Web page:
Paying the bills for all this 'magnificence' was John Molson jr. Over 40 years after their historic experiments with steam navigation (the Accommodation, 1809), the Molsons still retained interests in some steamers navigating between Montreal and Quebec. Moreover, John jr. had an ongoing financial stake in the St. Mary's Foundry, where the engines of the Ocean Wave were fabricated.5 The Molson connection was of particular interest in the context of her intended route. With a name like Ocean Wave, one might expect a sea-going vessel, or at least one intended to run through or to tide-water. Yet the Ocean Wave was built to the controlling dimensions of the St. Lawrence canals: 174.2' in length; 26' in breadth with a depth of hold of 10.6'.6 While the Montreal Gazette would describe her as "expressly built for lake navigation", the Ogdensburg Sentinel claimed she was "built to ply between Montreal and Quebec".7 Whatever Molson may have had in mind when he commissioned her construction, it is clear from her dimensions he was keeping the St. Lawrence and Lake Ontario as an option. Given that Molson had never run vessels on the upper river, and indeed was winding down his commitments on the middle St. Lawrence, his competition may well have been forgiven some confusion as to his intentions. On August 4, 1852 (the same day that Merritt signed the builder's certificate) the Ocean Wave's first departure was advertised "for Hamilton" the next day.8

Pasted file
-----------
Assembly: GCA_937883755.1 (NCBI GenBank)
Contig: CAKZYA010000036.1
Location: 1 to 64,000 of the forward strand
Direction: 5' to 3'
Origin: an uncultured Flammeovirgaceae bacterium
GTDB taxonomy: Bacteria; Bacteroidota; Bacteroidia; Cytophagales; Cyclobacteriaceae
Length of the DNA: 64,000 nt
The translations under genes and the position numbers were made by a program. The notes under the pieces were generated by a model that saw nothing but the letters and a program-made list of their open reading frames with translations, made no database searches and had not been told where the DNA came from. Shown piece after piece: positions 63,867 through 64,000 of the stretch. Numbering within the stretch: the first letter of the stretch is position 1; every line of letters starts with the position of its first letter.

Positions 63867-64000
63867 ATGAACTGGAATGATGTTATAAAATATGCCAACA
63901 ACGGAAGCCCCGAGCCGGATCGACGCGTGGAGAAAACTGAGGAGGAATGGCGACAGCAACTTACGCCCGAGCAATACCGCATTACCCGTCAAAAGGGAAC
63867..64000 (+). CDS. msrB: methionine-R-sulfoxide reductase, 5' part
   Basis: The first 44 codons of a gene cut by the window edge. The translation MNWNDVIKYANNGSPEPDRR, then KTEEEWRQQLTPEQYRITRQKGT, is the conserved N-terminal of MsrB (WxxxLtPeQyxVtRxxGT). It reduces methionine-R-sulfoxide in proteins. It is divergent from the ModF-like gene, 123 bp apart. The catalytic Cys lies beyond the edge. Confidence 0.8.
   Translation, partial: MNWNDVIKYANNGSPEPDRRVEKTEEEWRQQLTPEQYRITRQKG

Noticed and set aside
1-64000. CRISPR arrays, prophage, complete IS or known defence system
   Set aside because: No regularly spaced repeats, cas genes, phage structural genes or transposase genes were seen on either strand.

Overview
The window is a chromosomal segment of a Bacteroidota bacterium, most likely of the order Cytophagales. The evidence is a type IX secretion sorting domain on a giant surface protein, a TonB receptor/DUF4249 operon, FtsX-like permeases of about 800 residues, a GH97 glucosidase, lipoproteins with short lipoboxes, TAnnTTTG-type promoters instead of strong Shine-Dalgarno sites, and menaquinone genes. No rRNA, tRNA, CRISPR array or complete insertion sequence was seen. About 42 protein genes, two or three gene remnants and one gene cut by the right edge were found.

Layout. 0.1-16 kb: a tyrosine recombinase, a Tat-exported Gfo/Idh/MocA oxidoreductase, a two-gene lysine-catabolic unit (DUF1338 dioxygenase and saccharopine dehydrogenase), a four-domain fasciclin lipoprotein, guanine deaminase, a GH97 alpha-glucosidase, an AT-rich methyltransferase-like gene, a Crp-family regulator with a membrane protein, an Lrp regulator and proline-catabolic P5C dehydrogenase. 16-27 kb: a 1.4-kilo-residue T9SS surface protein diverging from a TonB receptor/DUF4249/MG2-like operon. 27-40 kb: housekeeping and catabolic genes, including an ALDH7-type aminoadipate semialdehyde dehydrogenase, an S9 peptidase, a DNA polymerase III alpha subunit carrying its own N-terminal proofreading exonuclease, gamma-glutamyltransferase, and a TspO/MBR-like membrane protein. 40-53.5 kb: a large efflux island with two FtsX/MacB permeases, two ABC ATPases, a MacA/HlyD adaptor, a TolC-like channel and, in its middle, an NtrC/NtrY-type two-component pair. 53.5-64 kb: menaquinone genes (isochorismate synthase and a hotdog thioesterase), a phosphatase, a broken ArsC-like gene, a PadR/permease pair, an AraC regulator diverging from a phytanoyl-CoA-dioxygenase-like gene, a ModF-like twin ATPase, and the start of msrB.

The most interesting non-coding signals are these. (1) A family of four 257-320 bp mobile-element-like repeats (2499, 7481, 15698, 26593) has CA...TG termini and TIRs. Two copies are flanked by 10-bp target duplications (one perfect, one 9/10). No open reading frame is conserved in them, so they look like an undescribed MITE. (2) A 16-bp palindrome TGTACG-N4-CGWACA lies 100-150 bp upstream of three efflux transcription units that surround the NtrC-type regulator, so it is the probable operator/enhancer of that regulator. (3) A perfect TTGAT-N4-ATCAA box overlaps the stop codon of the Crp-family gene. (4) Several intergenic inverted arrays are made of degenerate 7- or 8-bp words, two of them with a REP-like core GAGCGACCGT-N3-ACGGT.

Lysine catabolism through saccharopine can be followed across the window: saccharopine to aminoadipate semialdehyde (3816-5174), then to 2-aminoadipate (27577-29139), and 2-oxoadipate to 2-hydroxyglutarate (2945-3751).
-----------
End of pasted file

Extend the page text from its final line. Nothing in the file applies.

In just over a month Molson's plans became clear. Having showcased her suitability for the Montreal-Hamilton route, Molson transferred the Ocean Wave's registry to "Edwin C. French of Cornwall".9 But the registry documents fail to make clear that the real money behind the purchase was the Northern New York Rail Road Co. of Boston (not to be confused with the Northern Railway, Toronto to Collingwood).10 The American Northern, recently completed between Rouse's Point and Ogdensburg, New York was part of a larger strategy of New England capitalists to use railroad technology to draw the Great Lakes into the economic orbit of Boston.11 They thought along the same lines as the promoters of the Atlantic and St. Lawrence Railroad (Portland, Maine), or indeed those behind the merger which created the New York Central in 1853. The Northern (or the Ogdensburg line, as it was known around the lakes), supplied French with three promissory notes dated 8 Sept. 1852 for $14,666.66 each, payable at three days, one year and two years. These provided the collateral for the mortgage given by Molson to French on the £11,000 purchase price.12 How did French enter into all of this? He was the Station Agent at the Ogdensburg end of the line.13